13 Facts About the San Francisco-Oakland Bay Bridge
Long overshadowed by its more famous neighbor, the San Francisco-Oakland Bay Bridge is, in actuality, a lengthy set of bridges that spans San Francisco Bay and connects the two cities.
1. THE BRIDGE WAS CONCEIVED DURING THE GOLD RUSH.
The California Gold Rush of the mid-19th century swelled San Francisco’s population to more than 30,000 in just a few years as Americans and immigrants arrived by the thousands. But the completion of the nation’s first transcontinental railway disconnected the city from the railroad (which ultimately had its terminus in Oakland), so in 1872 a Bay Bridge Committee convened to work with the rail company to construct a bridge and connect it to the existing rail line. The project, however, never came to fruition due to financial and technological impediments.
2. A SELF-PROCLAIMED EMPEROR DEMANDED THE BRIDGE.
An eccentric British businessman named Joshua A. Norton traveled to California seeking fortune during the Gold Rush, but fell on hard times after failing to secure the rice market. He became a colorful local character and eventually dubbed himself Norton I, Emperor of the United States and Protector of Mexico, and charmed newspaper writers and other business owners with his fanciful outfits and wild decrees. His most famous, in 1872, commanded “a bridge be built from Oakland Point to Goat Island (later Yerba Buena) and thence to Telegraph Hill.” He was immortalized by Mark Twain as the King in Adventures of Huckleberry Finn, and Norton and his ideas are still celebrated and championed by a local nonprofit.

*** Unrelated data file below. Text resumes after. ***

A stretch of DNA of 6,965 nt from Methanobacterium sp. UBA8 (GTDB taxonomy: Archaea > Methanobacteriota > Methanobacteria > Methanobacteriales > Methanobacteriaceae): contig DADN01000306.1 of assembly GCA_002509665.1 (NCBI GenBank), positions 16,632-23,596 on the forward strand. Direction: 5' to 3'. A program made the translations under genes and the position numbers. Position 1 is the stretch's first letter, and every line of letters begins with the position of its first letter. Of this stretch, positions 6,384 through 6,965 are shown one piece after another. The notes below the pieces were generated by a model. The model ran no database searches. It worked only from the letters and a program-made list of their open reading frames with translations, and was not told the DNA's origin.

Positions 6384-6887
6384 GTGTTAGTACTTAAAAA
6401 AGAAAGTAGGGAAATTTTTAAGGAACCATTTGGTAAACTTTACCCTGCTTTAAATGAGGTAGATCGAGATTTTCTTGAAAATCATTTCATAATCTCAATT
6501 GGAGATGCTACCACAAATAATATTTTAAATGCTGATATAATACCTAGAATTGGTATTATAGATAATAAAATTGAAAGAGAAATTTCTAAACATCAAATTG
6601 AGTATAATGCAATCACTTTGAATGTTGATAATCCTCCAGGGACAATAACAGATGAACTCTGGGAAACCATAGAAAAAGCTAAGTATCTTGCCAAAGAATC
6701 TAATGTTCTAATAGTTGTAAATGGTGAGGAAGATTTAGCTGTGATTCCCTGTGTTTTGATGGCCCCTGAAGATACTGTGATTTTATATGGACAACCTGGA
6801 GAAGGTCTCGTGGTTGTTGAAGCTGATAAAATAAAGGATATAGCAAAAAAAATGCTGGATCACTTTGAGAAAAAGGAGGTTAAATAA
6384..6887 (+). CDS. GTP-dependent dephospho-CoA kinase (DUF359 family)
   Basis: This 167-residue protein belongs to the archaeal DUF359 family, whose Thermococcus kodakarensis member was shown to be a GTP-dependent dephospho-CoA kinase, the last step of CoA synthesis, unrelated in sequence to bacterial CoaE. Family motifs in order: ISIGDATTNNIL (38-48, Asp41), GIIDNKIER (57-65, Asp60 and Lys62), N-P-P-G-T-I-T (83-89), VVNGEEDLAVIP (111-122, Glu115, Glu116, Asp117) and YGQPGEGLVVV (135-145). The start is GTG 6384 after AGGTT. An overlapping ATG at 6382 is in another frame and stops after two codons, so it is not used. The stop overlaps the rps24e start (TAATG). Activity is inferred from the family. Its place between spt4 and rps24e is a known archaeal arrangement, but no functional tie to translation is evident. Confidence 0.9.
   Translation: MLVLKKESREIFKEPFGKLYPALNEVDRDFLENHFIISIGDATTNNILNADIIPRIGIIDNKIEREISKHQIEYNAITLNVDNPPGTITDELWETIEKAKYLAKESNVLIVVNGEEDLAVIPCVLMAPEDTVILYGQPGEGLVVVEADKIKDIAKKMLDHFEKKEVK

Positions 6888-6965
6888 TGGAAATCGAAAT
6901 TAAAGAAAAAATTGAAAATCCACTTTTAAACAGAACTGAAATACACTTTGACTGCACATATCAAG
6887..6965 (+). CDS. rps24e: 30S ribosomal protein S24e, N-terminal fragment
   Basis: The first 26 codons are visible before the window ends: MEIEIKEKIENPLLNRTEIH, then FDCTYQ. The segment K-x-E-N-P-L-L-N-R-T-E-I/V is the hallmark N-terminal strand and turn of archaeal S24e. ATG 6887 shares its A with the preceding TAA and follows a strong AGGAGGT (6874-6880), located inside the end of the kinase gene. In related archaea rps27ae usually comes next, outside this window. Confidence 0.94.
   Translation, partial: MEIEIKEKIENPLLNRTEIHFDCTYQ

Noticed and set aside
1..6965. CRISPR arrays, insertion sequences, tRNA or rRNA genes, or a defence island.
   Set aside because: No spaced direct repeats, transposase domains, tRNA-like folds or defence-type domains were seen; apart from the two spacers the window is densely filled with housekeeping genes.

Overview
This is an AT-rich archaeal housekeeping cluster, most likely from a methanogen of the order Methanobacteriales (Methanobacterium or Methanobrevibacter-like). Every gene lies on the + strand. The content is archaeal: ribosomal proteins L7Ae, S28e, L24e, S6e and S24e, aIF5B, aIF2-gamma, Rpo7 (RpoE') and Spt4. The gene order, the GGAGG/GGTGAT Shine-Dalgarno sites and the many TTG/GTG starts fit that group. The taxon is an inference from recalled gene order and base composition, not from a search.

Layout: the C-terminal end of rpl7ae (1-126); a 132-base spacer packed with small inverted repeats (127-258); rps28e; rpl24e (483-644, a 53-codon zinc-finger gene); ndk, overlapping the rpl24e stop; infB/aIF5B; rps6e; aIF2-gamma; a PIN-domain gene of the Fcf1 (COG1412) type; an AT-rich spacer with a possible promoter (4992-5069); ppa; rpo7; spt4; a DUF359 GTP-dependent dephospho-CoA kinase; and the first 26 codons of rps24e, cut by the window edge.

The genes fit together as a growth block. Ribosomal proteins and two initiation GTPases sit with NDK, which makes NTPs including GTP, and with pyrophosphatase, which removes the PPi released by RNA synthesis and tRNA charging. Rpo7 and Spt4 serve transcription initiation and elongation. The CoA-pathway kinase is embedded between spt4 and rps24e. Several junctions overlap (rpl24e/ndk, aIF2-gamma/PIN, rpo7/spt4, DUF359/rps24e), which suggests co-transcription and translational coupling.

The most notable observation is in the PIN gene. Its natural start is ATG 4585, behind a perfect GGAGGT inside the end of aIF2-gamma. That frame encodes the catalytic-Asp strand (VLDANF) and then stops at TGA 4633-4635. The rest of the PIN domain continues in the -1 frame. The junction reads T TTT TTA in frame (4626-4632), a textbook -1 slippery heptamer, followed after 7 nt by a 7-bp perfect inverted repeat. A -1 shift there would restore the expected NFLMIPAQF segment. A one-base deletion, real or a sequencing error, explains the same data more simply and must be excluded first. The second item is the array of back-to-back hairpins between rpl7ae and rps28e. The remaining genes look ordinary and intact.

3. A TINY ISLAND WAS KEY TO BUILDING THE BRIDGE.
Once informally called Wood Island and Sea Bird Island, and officially Goat Island, Yerba Buena Island (which means “good herb” in Spanish and was also the name of the settlement that became San Francisco) lies in San Francisco Bay just below Treasure Island. In order to span the length of the bay, engineers—led by California State Highway Engineer Charles C. Purcell—needed to include the island, which sits 1.78 miles from San Francisco and was used as a base by both the U.S. Army and Navy. With their permission, a 76-foot wide, 56-foot high bore tunnel, the largest in the world, was dug through a shale hill on Yerba Buena and connected the East and West bridge sections.